Publication Alert: Next-gen remote sensing tools level up rangeland conservation
October 12, 2022
Remote sensing tools accurately and efficiently detail conservation outcomes on rangelands
Resilient grass and shrub lands support rural economies, store carbon, and provide habitat for a diverse set of wildlife. Tracking and measuring conservation-derived improvements to these ecosystem services is a critical component of restoring and perpetuating healthy rangelands, which encompass more than a third of the U.S.
For decades, accurately and efficiently measuring conservation outcomes across millions of acres of rangelands has been costly, time consuming, and difficult. This is especially true when measuring the response of vegetation to on-the-ground conservation actions. Additionally, traditional plot-level sampling often failed to capture fine-scale variations in vegetation change in response to management practices that are common across pasture, ranch, and watershed scales.
Spatial technologies, like the Rangelands Analysis Platform provide “wall-to-wall” measurements of vegetation biomass across all U.S. rangelands. These remotely sensed datasets are updated regularly and put decades of historic data at researchers’ fingertips. These tools have the potential to provide accurate, efficient, and meaningful evaluations of conservation outcomes, but until recently, this capacity had not been scientifically quantified and evaluated.
New research from Caleb Roberts, a Working Lands for Wildlife-affiliated researcher with the United States Geological Survey, tested whether modern remote sensing tools and datasets can accurately and efficiently quantify vegetation responses and fine-scale variations at different spatial scales following three commonly used rangeland conservation treatments – prescribed fire, tree removal, and prescribed grazing.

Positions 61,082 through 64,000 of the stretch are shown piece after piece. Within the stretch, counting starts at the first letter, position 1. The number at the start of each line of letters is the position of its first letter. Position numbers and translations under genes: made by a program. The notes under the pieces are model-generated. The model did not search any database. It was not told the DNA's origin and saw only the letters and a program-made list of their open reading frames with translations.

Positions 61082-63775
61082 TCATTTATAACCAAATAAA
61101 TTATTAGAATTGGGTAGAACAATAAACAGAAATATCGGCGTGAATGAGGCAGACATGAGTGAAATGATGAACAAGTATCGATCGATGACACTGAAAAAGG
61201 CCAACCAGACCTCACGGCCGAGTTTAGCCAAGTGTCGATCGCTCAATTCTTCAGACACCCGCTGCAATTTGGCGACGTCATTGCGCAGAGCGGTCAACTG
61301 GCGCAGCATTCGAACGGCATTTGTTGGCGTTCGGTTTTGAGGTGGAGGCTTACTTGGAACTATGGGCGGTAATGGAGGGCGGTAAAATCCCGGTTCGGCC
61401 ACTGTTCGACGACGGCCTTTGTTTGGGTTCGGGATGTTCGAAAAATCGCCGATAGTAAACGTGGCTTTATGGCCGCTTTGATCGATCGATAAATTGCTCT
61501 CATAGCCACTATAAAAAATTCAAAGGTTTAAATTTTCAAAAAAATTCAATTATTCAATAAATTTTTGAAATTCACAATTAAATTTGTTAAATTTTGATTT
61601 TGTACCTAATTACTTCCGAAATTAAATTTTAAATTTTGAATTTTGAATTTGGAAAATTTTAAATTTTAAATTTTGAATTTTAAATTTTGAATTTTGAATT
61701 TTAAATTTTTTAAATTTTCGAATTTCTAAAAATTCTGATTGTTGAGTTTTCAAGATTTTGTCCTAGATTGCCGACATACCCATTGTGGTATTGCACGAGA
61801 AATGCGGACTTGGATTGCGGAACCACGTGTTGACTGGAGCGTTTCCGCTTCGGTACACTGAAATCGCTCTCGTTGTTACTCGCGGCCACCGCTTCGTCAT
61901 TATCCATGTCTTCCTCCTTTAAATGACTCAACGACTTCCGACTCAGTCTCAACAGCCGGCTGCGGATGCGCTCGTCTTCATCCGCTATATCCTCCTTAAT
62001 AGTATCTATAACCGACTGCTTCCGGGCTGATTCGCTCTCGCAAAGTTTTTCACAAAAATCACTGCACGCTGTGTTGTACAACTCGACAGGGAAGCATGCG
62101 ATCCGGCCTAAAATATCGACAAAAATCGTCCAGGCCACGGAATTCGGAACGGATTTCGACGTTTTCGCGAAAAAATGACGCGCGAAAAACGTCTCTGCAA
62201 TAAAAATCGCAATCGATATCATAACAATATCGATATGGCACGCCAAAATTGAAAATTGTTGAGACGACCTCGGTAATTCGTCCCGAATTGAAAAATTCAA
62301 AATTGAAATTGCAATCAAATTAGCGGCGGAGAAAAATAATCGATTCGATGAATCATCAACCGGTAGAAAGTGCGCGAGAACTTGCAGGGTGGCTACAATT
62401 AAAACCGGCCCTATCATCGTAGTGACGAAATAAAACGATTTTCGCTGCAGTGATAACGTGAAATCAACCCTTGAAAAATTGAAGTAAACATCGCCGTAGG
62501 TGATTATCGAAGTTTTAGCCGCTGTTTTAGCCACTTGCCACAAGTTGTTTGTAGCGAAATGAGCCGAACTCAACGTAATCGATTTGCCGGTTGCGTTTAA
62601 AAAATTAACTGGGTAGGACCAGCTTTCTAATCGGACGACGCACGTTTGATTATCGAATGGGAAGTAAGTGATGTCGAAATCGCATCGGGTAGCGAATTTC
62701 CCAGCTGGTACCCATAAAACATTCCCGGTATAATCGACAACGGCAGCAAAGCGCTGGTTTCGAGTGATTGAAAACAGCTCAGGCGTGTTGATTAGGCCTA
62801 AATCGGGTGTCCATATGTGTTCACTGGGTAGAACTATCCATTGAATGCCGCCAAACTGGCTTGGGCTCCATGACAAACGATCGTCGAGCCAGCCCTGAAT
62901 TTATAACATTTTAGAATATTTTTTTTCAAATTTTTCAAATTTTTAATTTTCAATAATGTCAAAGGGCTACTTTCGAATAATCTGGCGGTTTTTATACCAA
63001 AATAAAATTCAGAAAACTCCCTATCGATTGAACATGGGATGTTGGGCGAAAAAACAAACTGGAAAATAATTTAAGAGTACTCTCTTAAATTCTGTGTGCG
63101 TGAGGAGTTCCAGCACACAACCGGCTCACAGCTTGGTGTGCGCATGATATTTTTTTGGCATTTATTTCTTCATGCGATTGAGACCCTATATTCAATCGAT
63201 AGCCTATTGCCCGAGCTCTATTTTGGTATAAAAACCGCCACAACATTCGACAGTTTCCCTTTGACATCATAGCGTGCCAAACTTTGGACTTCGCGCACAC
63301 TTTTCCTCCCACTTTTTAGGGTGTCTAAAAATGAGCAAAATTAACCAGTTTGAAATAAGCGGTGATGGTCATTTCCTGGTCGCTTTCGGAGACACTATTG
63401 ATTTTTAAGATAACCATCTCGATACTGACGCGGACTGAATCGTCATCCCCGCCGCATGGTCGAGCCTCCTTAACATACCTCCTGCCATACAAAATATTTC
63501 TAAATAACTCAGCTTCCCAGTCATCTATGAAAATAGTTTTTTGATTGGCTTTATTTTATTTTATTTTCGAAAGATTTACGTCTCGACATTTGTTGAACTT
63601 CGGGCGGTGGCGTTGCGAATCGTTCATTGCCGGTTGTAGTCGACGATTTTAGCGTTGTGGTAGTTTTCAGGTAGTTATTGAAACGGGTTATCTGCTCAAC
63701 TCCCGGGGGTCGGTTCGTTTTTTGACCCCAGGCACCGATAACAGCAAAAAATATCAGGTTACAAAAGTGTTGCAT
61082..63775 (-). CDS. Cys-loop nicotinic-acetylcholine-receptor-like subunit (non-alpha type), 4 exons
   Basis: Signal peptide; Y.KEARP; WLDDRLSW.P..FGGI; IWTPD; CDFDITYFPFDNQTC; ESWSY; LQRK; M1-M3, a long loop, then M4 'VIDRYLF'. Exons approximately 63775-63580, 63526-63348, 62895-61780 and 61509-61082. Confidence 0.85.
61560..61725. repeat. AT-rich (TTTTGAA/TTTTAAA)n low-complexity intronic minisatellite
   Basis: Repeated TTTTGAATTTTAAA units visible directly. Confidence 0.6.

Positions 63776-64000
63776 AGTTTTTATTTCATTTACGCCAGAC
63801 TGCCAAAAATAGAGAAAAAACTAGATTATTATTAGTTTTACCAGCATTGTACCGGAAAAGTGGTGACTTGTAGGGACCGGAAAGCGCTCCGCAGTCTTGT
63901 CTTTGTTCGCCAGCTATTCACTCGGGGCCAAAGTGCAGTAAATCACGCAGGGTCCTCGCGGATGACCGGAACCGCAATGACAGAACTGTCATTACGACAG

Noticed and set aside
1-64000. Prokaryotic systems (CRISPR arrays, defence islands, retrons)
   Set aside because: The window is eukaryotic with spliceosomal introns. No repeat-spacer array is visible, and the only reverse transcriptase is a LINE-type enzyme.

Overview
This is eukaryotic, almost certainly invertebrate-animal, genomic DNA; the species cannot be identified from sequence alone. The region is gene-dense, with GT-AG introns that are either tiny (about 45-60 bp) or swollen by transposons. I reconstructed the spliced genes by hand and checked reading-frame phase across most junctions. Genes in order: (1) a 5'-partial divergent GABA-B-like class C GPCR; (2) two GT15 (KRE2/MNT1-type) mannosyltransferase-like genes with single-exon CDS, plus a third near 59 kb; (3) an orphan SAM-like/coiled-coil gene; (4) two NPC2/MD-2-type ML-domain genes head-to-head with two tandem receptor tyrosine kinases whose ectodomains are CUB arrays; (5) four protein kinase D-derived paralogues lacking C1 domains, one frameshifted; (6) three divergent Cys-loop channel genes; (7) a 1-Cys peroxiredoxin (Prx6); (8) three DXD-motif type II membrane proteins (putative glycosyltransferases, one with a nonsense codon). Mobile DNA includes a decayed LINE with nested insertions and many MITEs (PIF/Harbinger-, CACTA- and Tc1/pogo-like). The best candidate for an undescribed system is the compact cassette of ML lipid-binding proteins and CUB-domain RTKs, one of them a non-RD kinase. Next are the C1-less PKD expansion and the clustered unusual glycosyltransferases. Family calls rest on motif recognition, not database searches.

Roberts and his team found that next-generation technologies can measure nuanced conservation outcomes accurately and at multiple spatial scales. This capacity unlocks analyses and rapid-response adaptive management opportunities that were impossible with historic field-based monitoring. Additionally, using remote sensing technology to assess conservation outcomes can improve communication of the importance, and effectiveness, of rangeland conservation to diverse stakeholders. This research empowers scientists to employ remote sensing by providing multiple examples of new and exciting ways to quantify outcomes of conservation actions that are so desperately needed for rangelands today.
Spatial technologies are at the core of WLFW’s approach to rangeland conservation in sagebrush country and the Great Plains. Remotely sensed, spatially specific datasets, maps, and planning tools detail core areas where proactive, preventative conservation can prevent grassland losses, while also enabling the type of monitoring and outcome reporting featured in this paper. Learn more about how spatial technologies are foundational to our work.
Next-generation technologies unlock new possibilities to track rangeland productivity and quantify multi-scale conservation outcomes